MONTAGNE: Richard Armitage says that in late 2002, as the administration prepared for war, Ryan Crocker identified problems that would later come to pass.
Mr. ARMITAGE: Well I think his - a general amount of his views would be reflected in, I know, a memo that he sent to the secretary and me pointing out the tremendous difficulties that would ensue after an invasion of Iraq. The decision to invade is one thing, but the management of the post-invasion process is fraught with some difficulties that are rooted in history. Lack of a homogeneous population, the sectarian strains, the tribal nature of the society -all led to a very difficult equation.
MONTAGNE: This memo has become a touchstone, if you will, about pre-war planning. Was the memo on the money?
Mr. ARMITAGE: From my point of view it was dead on the money.
MONTAGNE: Ryan Crocker's predictions may have run counter to what the administration wanted to hear as it planned for war, but friend and colleague Barbara Bodine says he can't properly be called a critic.
Ms. BODINE: To me it's not out of character that Ryan would have written a memo that was candid and honest. That is what he does. He will give you his honest judgment. If the policy decision goes the other way, he will then try to implement it in the very best way that is possible.
MONTAGNE: That's what happened next. After the invasion, Ryan Crocker was posted in Baghdad where he ran the Coalition Provisional Authority's political reconstruction team. As Baghdad bureau chief for The Washington Post in 2003, Regiv Chandrasekaran was there.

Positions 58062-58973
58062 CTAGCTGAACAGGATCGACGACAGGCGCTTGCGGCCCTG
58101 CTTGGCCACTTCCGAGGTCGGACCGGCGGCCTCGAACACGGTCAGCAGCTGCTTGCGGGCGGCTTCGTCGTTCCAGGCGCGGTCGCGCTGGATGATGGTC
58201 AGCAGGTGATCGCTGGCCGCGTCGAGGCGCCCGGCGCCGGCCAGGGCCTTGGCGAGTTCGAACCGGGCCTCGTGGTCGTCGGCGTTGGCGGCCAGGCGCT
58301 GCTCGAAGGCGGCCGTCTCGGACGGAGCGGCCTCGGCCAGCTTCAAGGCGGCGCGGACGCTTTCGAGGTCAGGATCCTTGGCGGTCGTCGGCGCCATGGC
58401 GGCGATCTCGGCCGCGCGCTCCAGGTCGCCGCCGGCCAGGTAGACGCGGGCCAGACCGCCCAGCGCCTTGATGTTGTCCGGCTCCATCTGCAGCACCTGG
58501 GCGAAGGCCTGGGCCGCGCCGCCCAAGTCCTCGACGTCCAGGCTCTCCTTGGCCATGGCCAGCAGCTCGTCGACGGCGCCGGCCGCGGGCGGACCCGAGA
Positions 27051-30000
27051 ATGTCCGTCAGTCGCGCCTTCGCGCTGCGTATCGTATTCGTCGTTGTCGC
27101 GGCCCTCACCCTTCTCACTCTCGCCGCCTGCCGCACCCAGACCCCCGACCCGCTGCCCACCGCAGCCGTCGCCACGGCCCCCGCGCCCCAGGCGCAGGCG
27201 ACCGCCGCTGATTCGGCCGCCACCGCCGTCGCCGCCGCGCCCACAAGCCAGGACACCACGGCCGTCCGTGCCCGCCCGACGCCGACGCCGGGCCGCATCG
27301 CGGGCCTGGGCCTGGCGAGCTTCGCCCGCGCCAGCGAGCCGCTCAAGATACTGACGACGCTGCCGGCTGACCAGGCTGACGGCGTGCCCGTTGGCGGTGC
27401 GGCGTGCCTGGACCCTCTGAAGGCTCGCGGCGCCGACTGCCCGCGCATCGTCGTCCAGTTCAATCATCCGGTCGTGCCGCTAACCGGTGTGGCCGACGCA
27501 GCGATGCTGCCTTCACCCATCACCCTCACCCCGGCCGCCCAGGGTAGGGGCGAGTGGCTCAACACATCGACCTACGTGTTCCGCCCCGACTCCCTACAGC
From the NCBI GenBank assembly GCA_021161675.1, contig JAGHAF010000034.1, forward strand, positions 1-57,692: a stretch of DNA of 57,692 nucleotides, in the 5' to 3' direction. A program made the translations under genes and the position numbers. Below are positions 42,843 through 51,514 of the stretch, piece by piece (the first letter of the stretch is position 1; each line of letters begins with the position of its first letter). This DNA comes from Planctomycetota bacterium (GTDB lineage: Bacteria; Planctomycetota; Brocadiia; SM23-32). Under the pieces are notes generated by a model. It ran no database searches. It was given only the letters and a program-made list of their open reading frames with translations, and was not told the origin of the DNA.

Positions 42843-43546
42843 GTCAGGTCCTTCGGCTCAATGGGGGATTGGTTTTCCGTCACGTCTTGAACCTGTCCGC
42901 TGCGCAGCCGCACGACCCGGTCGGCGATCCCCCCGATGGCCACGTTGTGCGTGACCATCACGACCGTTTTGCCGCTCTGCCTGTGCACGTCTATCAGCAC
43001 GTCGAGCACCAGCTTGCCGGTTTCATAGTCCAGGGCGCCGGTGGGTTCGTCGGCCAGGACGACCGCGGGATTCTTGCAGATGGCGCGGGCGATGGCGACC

Mr. REGIV CHANDRASEKARAN (The Washington Post): He probably knew more about Arab world politics than anybody else in the Green Zone at that time. But past experience was no guarantee of future performance in post-Saddam Iraq.
MONTAGNE: One of Ryan Crocker's missteps involved the creation of Iraq's first governing council. Seats were distributed along ethnic lines, with Shiites in the majority. Inside the Green Zone that might have seemed a fair and workable thing to do, but...
Mr. CHANDRASEKARAN: It was a clear message from the Americans that sect and ethnicity matters in the future Iraqi state. And, you know, there are many Iraqis who look at that and say that was one of the early mistakes that was made that has helped create an environment of sectarian tension in the country.
MONTAGNE: Still, enough of Crocker's ideas now seem prescient, says Chandrasekaran, who has since written a book about the Green Zone, "Imperial Life in the Emerald City."
Mr. CHANDRASEKARAN: There were elements of the policy that I later came to learn that he didn't fully agree with, particularly the decision to disband the Iraqi army, according to people who worked with him and who have told me this. And he made those views known to Ambassador Paul Bremer, but Bremer had made up his mind and wasn't going to change course. And so it created a bit of tension between the two men.
MONTAGNE: Was Ryan Crocker's expertise in the Arab world valued or disregarded to some degree by the political appointees who were running the show?
Mr. CHANDRASEKARAN: I think that they listened thoughtfully and carefully, but at the end of the day the decisions were Bremer's. And so though Ryan possessed a pre-eminent knowledge, he did not possess a pre-eminent position of influence.
MONTAGNE: Now, if he's confirmed, the decisions will be Ryan Crocker's -the man sent to fix what he could not change four years ago. And that's something the ambassador has in common with the new commanding general.
Ms. BODINE: They are both so uniquely qualified, and I think they are going to make such an interesting team.
MONTAGNE: Former Ambassador Barbara Bodine.
Ms. BODINE: What I know of General Petraeus - and he's kind of willing to be at the edge of conventional wisdom and policy - and Ryan, it is a very interesting question to ask: where might we be today if these two had been selected for these positions a year, two years, three years ago? I don't know what the answer to that is. It will be one of the inevitable speculations of history.
MONTAGNE: The Senate is expected to hold Ryan Crocker's confirmation hearing next week. For our profile of General Petraeus, go to npr.org.